The Fokker Scourge and Beyond

The Fokker Scourge and Beyond

As the proverb says; necessity is the mother of inven­tion – and perhaps appositely, as the German Chancellor put it in the Reichstag on 4 August 1914, attempting to justify the infringement of Belgian neutrality, ‘Necessity knows no law’ – so it was the French, with huge tracts of their northern and north eastern territory serving as advanced German airfields, who saw the need to stop German reconnaissance over-flights. Let there be no doubt, even before the war had largely ground to a halt after the first few weeks, the French were given plenty of first-hand evidence of how good German reconnaissance was. Furthermore, they, themselves, had similarly benefit – ted from the input of their own airborne reconnaissance in halting the first major German push aimed towards Paris. With their typical no-nonsense approach to prob­lems, the French put a machine gun into a number of their two seaters and sent them off to shoot down the

German two seaters as expeditiously as possible. Indeed, a Taube proved to be the first victim of this advance, falling to the nose-mounted gun of an armed Voisin on 5 October 1914. The fighter had been born and all this long before the close of 1914.

There were, however, problems with many of these first generation fighters, especially those with a tractor, or nose-mounted engine, prime among which, it was soon discovered, being their inability to fire with any accuracy. Actually, this was a far more fundamental problem than many realised, centred on the fact that the pilot now had to do much more work to fly the aeroplane towards his target in such a manner as to provide his observer with a free field of fire and anticipate enemy evasion; this happening between machines of fairly evenly matched performance. Further, while the Cauldron, Farman and Voisin pusher-engined two seaters appeared to eliminate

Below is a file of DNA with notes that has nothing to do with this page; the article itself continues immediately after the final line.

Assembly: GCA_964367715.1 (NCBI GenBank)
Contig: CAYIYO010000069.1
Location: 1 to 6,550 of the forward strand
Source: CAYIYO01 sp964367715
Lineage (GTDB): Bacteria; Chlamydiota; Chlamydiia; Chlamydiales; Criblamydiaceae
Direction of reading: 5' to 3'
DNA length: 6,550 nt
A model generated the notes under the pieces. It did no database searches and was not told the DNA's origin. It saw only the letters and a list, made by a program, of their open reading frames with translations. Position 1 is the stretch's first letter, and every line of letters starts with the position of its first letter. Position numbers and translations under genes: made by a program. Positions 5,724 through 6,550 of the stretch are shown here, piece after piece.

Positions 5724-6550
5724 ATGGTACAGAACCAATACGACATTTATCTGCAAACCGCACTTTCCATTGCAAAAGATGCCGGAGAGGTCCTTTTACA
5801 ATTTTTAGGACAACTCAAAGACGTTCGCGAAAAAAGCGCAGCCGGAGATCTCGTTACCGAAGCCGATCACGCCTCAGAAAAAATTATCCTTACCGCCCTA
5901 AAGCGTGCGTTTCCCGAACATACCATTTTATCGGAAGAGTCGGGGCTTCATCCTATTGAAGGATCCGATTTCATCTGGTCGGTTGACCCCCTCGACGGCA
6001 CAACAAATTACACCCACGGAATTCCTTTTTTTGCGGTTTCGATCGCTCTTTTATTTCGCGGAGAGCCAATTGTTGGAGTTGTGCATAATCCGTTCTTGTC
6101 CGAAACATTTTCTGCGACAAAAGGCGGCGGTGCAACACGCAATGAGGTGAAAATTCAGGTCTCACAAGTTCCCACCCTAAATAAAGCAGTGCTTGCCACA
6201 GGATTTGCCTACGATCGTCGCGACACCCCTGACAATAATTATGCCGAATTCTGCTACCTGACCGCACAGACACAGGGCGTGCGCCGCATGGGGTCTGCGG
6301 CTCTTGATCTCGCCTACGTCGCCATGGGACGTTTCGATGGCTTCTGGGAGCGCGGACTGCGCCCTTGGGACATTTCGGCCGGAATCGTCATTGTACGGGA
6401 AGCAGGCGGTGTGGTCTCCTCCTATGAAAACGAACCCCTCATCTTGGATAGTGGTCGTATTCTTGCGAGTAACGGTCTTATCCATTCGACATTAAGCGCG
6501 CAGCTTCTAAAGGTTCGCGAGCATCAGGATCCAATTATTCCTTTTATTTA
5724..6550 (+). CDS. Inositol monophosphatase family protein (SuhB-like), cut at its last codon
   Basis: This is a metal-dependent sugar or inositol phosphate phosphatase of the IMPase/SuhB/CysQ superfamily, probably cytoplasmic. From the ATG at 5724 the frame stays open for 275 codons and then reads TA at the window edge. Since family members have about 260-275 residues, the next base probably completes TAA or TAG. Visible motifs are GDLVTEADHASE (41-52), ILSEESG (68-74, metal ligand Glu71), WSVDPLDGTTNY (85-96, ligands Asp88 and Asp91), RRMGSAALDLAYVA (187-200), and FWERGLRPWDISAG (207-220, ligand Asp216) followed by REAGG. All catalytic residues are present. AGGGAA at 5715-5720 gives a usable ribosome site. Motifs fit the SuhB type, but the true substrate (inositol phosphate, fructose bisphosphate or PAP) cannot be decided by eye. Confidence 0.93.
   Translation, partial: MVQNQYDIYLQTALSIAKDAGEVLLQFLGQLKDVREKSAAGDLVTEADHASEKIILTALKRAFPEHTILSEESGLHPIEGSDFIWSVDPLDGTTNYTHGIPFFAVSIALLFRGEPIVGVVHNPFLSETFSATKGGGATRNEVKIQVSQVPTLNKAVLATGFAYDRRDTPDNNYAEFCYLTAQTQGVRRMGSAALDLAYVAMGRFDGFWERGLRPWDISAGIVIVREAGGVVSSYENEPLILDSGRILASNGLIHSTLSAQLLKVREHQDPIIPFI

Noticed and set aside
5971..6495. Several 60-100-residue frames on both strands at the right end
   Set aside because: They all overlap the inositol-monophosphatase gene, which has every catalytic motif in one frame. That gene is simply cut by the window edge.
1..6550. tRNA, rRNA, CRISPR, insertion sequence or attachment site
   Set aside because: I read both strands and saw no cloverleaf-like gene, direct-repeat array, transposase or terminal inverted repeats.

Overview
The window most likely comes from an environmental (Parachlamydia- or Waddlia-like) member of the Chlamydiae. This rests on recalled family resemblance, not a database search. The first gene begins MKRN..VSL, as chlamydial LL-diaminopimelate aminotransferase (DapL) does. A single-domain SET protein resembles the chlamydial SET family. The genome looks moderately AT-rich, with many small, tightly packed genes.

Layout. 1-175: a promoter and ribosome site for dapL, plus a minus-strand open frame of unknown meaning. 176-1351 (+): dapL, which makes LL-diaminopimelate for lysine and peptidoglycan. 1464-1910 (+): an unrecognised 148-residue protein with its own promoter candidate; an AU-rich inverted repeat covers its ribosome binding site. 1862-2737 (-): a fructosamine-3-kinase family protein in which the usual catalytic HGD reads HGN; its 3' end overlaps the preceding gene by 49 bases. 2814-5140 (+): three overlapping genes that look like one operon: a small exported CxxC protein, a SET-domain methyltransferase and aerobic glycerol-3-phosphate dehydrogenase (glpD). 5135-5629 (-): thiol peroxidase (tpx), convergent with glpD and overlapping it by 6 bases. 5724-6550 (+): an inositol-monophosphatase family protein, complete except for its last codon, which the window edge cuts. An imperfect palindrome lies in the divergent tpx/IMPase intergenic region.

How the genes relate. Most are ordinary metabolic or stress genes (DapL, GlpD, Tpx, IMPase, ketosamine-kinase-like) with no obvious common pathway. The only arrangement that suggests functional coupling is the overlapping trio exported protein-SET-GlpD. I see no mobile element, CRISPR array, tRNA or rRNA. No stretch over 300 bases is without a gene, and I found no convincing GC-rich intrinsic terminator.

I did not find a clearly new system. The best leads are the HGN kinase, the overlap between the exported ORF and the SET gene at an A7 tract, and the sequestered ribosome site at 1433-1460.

The Fokker Scourge and Beyondthe problem by giving the nose gunner an unlimited forward field of fire, the inherent drawbacks of added weight and drag that went with the pusher layout reduced speed and agility significantly. Thus, unless a pusher had an initial height advantage, enabling it to dive on its prey, it was unlikely ever to be able to close on the enemy. As the French saw it, what was needed was to remove the observer altogether and simply fix the gun where the pilot could reach it. Oh, and while doing this, why not fix the gun so that it could fire directly ahead through the propeller arc of a small, fast single seater, of which the French had many? The concept certainly had appeal, chief of which was the single seater’s significant speed advantage and, therefore ability to close quickly.